Sunday, November 28, 2010

Waxing Poetic: Encaustic painting

Until you can touch it, actually rub your hands on it and admire its creamy, firm smoothness, one cannot truly appreciate encaustic painting. Although encaustic painting has been traced back to the Greco-Roman mummy portraits near the Faiyum oasis in Egypt one thousand years ago, it is not a well known medium in modern times. Let's go investigate.

Faiyum mummy portraits

The word encaustic originated from the Greek word, enkaustikos, which means "to burn in". The encaustic painting technique involves first creating the encaustic medium, applying it to a porous surface and then fusing it together with heat. The medium is a combination of wax and damar resin. Most often beeswax is used, but other waxes, such as carnauba, microcrystalline and paraffin, may be included. Beeswax is what we use, for its excellent light-reflecting quality and ability to combine well with pigments.

The beeswax combines with damar resin, a sap that is harvested from a tree found in Indonesia. It dries in crystals or lumps. Damar resin raises the melting point of the beeswax from 140 degrees to 160 degrees, allows the wax to cure and harden over time, resists dust and helps to add gloss and polish to the finished piece when buffed with a soft cloth. Each artist has a preferred recipe for the medium; we use 9 parts of beeswax to 2 parts of damar resin. Once the resin has completely dissolved in the beeswax, the mixture is filtered to eliminate unwanted particulates.

You can see how glossy and smooth the encaustic paintings become! 

The wax mixture is applied to many types of surfaces, but each type must be both rigid and absorbent. Some examples are plywood, museum board, concrete, clay, Plexiglass, and even dried plant materials. Canvas, paper and fabric may be used, but must be backed by a firm board to prevent sagging.

Most of the examples here were created on birch plywood.

 A key component of encaustic painting is proper ventilation. With the melting of the wax and resin, especially as the temperature of the wax rises, decomposition occurs and toxins are released. Adequate ventilation must be obtained to avoid untoward reactions, such as headache and nausea. Exposure to large concentrations of the toxins can lead to bronchitis and chemical pneumonia. In our home studio, there are windows on two sides of the room, so we open one window and have installed a powerful exhaust fan in the other window, directly above the work table to capture the fumes and send them outdoors. 

Now comes the fun part! The studio has been assembled, with the exhaust system working, the encaustic medium melted and the birch plywood panel ready to go. The anodized aluminum palette we use has been specifically designed for encaustic painting by R and F Handmade Paints. We have also obtained our pigments from R and F to combine with the medium and give it the brilliant colors you see here. The pigments are in stick form and are a combination of linseed oil, beeswax, plant wax and pigment. Dry pigments may be used, but full safety precautions must be taken, as often they can be highly toxic. Oil paints may also be used, but the resulting encaustic paint can be less vibrant.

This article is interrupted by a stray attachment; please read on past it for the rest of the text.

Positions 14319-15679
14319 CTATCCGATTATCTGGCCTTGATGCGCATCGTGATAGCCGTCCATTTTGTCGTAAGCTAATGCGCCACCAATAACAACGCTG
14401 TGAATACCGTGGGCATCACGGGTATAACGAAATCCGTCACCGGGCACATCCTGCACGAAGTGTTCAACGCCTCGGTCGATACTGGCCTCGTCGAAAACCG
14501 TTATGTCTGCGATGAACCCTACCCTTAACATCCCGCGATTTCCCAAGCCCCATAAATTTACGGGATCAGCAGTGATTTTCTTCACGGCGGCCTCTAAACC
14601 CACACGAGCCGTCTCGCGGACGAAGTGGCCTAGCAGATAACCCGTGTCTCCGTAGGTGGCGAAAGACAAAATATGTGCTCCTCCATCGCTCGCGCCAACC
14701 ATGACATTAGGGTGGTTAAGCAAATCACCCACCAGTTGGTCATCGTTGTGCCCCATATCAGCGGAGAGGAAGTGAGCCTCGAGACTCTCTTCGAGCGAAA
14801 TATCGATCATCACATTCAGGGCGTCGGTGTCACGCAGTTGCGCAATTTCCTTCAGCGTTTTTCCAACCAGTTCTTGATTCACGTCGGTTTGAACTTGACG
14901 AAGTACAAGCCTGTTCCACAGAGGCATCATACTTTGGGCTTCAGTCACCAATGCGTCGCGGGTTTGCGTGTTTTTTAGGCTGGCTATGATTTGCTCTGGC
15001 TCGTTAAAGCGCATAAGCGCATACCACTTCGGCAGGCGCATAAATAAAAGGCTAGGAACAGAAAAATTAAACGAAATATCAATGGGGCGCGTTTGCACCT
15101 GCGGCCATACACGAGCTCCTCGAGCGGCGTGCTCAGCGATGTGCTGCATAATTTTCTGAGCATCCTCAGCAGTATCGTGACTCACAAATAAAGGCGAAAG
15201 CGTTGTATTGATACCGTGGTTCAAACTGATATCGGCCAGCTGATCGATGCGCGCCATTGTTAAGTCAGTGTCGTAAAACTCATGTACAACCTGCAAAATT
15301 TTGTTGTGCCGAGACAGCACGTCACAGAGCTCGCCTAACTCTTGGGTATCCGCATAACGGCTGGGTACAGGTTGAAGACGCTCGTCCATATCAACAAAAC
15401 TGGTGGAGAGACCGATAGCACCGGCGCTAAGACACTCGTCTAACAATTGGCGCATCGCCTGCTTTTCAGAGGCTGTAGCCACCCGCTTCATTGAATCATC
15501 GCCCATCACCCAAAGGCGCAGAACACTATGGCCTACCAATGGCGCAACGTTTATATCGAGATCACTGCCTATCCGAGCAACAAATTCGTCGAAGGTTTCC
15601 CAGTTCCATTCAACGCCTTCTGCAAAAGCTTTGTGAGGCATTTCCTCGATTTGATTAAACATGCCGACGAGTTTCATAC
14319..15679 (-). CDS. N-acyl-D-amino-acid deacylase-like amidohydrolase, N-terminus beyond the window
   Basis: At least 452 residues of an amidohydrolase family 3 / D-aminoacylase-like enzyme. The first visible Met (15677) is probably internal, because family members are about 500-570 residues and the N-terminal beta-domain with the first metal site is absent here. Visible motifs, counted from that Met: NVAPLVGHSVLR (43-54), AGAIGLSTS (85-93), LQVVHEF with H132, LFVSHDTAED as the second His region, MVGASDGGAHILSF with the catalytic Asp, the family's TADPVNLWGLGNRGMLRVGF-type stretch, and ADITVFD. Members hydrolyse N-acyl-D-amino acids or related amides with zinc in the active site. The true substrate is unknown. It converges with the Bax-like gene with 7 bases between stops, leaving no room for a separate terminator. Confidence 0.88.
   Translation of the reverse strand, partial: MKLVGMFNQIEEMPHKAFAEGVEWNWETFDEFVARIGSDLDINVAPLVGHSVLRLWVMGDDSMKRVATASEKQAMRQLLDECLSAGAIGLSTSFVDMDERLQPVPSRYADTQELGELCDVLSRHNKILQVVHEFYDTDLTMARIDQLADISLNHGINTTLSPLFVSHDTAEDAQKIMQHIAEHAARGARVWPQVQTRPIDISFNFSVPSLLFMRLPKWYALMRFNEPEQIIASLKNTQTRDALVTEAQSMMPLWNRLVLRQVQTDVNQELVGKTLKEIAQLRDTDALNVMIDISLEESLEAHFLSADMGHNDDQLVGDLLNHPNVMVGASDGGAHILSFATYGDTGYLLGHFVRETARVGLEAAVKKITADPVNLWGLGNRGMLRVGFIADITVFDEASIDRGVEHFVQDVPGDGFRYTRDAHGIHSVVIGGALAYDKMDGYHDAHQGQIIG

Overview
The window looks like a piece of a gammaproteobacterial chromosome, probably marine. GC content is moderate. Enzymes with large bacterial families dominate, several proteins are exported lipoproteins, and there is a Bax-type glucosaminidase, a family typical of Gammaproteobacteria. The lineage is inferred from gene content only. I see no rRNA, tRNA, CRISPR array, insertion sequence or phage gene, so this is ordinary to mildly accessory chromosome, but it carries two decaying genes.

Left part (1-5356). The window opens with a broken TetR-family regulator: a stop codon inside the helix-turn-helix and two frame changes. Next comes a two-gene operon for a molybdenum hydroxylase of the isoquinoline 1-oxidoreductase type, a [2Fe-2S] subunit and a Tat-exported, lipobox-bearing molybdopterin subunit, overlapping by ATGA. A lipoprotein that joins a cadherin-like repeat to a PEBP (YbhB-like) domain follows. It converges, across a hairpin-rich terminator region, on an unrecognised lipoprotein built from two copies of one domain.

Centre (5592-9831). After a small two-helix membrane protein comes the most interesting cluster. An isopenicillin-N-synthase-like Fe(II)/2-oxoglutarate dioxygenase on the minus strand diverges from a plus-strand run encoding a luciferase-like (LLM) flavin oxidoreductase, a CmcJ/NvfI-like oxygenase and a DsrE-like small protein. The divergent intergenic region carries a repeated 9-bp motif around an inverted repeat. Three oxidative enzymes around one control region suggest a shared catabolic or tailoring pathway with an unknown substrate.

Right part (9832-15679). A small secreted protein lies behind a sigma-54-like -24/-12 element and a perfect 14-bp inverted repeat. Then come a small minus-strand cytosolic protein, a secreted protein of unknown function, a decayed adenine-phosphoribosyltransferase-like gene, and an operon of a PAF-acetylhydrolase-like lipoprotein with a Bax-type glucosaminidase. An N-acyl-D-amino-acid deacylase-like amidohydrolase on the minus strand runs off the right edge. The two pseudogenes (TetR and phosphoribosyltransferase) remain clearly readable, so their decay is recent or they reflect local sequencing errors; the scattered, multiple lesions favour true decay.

The panel should first be prepared by sizing it with the beeswax medium. The panel may also be sized with gesso or Venetian plaster. Most often, we use a natural bristle brush (no synthetics- they will melt) to apply the medium. After each layer is applied, it must be fused with a heat source. We employ a variety of sources: heat gun, propane torch and a small butane creme brulee torch. A household iron, heat lamp and even the sun may be used.

The pigment sticks are then melted, combined with the beeswax medium, and the artist layers and fuses away.

Texture is obtained by employing a wide variety of instruments: printmaking tools, dental tools, ceramics tools and whatever else the artist can think of to obtain the desired result. It's all part of the fun.

Many special effects may be obtained with encaustic painting. The wax medium is such a wonderful surface on which to create. The wax can be etched, scratched to reveal the underlying layer (sgraffito), inlaid (intarsia) with a different color, poured for a totally different effect, and the list goes on. Transfers and stencils can also be put to use. Many of these effects can be seen in all of the examples here.

Gold leaf has been added as the last layer in these examples.

Once the painting has cooled, it can be buffed with a smooth, clean cloth. It is fully cured after at least four weeks. If it loses its luster, the shine can be brought back by buffing again. Our preferred method is to simply buff with the pad of our hand, directly below the thumb.

All of the above paintings were created by Pieter Bouterse and myself. 

Here are a few more examples created by artist Carolyn Holman.

There are many wonderful resources available on the internet. Several excellent books are also a gold mine of information. If you would like more details, please email me.


  1. Dear Ann, fantastic article, beautiful work you are producing in your studio. Thanks for sharing the process in detail.

  2. I have a friend, Jeff League, who gave me a tour of his studio and I saw the encaustic process first hand. Gorgeous -- I look forward to seeing each of his pieces and you're right: seeing them in person, the wax, just adds to the complete effect. Loved your post and the artwork you and Pieter put together was just a pleasure to read about and experience. Thank you!

  3. You are so talented. You continue to amaze me. do you do any teaching? My sister has a knack but would love to go to a class or spend some time with someone to learn more techniques that we could use in our business. Do you have any suggestions? Mona